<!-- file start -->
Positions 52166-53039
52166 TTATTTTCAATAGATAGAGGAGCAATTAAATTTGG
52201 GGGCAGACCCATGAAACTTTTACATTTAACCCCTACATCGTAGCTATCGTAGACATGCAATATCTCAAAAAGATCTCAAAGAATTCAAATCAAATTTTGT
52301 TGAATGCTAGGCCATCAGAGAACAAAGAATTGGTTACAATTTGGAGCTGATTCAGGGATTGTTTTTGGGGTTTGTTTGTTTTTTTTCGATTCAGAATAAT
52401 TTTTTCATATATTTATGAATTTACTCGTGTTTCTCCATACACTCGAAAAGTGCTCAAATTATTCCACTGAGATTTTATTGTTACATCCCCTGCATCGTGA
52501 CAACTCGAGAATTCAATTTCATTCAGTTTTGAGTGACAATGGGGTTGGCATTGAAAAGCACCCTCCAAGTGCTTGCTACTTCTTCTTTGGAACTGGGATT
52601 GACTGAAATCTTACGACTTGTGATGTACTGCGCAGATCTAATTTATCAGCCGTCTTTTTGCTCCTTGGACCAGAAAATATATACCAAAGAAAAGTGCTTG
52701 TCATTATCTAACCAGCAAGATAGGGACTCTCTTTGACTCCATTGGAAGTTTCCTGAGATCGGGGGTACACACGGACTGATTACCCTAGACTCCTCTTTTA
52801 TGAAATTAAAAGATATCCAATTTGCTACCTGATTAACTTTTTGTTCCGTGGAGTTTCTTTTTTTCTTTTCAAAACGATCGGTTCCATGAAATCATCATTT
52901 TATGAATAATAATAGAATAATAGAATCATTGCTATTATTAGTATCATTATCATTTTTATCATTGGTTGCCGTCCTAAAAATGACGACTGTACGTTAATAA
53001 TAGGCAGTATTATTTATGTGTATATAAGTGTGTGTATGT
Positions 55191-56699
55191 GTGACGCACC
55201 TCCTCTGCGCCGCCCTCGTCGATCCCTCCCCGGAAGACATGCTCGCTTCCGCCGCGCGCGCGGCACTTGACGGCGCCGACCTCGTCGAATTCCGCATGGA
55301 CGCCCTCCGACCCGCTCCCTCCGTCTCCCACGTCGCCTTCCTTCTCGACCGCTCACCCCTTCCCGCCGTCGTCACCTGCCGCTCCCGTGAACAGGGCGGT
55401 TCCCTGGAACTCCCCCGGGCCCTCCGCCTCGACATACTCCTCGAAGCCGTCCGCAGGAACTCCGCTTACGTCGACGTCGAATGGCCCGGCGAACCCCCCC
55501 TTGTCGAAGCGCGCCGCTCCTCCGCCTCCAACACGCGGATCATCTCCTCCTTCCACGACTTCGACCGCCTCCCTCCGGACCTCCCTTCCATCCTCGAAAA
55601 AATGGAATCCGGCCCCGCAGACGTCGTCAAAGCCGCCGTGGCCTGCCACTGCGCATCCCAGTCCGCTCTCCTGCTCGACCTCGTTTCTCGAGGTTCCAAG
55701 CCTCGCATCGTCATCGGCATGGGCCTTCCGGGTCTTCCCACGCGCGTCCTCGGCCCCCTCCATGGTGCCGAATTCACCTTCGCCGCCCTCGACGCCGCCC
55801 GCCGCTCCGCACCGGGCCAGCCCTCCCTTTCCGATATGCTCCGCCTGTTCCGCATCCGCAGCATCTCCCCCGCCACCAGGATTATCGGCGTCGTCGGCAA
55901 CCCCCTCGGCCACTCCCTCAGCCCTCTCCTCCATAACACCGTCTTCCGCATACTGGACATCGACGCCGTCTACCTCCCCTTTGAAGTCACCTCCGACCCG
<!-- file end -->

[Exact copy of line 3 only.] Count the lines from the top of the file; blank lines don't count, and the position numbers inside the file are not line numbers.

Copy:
52201 GGGCAGACCCATGAAACTTTTACATTTAACCCCTACATCGTAGCTATCGTAGACATGCAATATCTCAAAAAGATCTCAAAGAATTCAAATCAAATTTTGT